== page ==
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dugout

[duhg-out] /ˈdʌgˌaʊt/
noun
1.
a boat made by hollowing out a log.
2.
Baseball. a roofed structure enclosed on three sides and with the fourth side open and facing the playing field, usually with the floor below ground level, where the players sit when not on the field.
3.
a rough shelter or dwelling formed by an excavation in the ground, in the face of a bank, in the side of a hill, etc., especially one used by soldiers.
Origin
1715-1725
1715-25, Americanism; noun use of verb phrase dug out
Dictionary.com Unabridged
Based on the Random House Dictionary, © Random House, Inc. 2014.
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Examples from the web for dugout
  • dugout canoes are used to transport fresh goods to the market.
  • Six dugout canoes and the two larger pirogues were loaded with supplies and equipment.
  • About five thousand people came down to the waterfront to greet me, including a load of people in traditional dugout canoes.
  • Boats traveling the river range from dugout canoes to large freighters.
  • The villagers fish in dugout canoes and grow crops on the steep shoulders of the caldera.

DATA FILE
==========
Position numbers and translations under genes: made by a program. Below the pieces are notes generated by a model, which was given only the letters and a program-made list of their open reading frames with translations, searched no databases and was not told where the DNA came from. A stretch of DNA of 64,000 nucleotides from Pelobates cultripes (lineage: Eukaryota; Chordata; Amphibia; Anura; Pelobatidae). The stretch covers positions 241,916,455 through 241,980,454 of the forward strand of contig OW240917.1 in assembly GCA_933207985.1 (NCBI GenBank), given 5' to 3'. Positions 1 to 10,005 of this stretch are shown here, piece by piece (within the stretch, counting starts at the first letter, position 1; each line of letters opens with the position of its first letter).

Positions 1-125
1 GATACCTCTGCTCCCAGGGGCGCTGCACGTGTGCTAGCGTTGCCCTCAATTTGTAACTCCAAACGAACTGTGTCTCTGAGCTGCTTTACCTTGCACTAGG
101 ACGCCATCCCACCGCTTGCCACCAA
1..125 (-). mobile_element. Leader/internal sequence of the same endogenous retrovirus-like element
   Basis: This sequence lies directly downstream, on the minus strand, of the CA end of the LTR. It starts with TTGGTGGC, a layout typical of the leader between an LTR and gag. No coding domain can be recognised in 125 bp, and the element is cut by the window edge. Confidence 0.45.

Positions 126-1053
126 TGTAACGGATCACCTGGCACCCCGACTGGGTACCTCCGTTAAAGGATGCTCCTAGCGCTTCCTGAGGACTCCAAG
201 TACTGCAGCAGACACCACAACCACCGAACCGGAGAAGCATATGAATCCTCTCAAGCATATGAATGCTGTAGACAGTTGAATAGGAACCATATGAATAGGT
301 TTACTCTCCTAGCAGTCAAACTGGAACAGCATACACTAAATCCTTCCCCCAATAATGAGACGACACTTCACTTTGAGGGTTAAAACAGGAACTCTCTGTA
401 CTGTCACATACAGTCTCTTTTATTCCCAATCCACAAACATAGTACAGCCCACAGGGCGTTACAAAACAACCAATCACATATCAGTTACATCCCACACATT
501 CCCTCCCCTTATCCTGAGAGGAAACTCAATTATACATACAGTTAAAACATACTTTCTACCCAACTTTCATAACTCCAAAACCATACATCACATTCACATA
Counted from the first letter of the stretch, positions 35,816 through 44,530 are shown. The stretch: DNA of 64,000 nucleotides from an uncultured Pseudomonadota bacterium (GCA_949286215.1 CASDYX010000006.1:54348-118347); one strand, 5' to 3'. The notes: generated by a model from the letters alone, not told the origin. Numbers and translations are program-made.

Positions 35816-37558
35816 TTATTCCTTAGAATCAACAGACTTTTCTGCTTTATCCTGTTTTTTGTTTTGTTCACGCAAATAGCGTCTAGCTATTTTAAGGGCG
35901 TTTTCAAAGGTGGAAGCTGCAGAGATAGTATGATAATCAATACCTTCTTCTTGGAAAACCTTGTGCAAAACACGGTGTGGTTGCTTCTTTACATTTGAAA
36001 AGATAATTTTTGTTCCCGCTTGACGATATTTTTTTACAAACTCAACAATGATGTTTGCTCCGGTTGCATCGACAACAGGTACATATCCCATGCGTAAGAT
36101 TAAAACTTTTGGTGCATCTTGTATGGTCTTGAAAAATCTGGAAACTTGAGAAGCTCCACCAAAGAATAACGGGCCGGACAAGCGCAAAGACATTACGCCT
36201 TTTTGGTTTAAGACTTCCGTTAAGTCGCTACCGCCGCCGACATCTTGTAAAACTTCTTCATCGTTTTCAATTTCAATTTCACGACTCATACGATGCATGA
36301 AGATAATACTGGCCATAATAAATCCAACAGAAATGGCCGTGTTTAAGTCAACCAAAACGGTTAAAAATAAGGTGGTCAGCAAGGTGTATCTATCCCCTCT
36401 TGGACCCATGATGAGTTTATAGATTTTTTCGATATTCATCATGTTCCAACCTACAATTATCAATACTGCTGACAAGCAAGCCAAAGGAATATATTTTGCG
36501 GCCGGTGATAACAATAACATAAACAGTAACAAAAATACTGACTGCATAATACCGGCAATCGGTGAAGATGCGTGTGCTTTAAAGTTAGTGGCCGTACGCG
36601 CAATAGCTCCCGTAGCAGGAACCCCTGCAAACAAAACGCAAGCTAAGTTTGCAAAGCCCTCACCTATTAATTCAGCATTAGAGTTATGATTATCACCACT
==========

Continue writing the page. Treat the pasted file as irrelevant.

• Today's question deals with the disgusting stuff that winds up on the dugout floor every night.
  • And you turn and walk back to the dugout, feeling some sense of completion.
  • Fishermen in dugout canoes hoist rag sails to get home in time for supper.
  • The electricians' dugout is as large as the ordinary orchestra pit.
  • He rode in a golf cart through an underground tunnel from the dugout to a little section near the right-center-field bleachers.
British Dictionary definitions for dugout

dugout

/ˈdʌɡˌaʊt/
noun
1.
a canoe made by hollowing out a log
2.
(military) a covered excavation dug to provide shelter
3.
(slang) a retired officer, former civil servant, etc, recalled to employment
4.
(at a sports ground) the covered bench where managers, trainers, etc sit and players wait when not on the field
5.
(in the Canadian prairies) a reservoir dug on a farm in which water from rain and snow is collected for use in irrigation, watering livestock, etc
Collins English Dictionary - Complete & Unabridged 2012 Digital Edition
© William Collins Sons & Co. Ltd. 1979, 1986 © HarperCollins
Publishers 1998, 2000, 2003, 2005, 2006, 2007, 2009, 2012
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Word Origin and History for dugout
n.

also dug-out, "canoe," 1722, American English, from dug, past participle of dig (v.) + out (adv.). Baseball sense is first recorded 1914, from c.1855 meaning of "rough shelter."

Online Etymology Dictionary, © 2010 Douglas Harper
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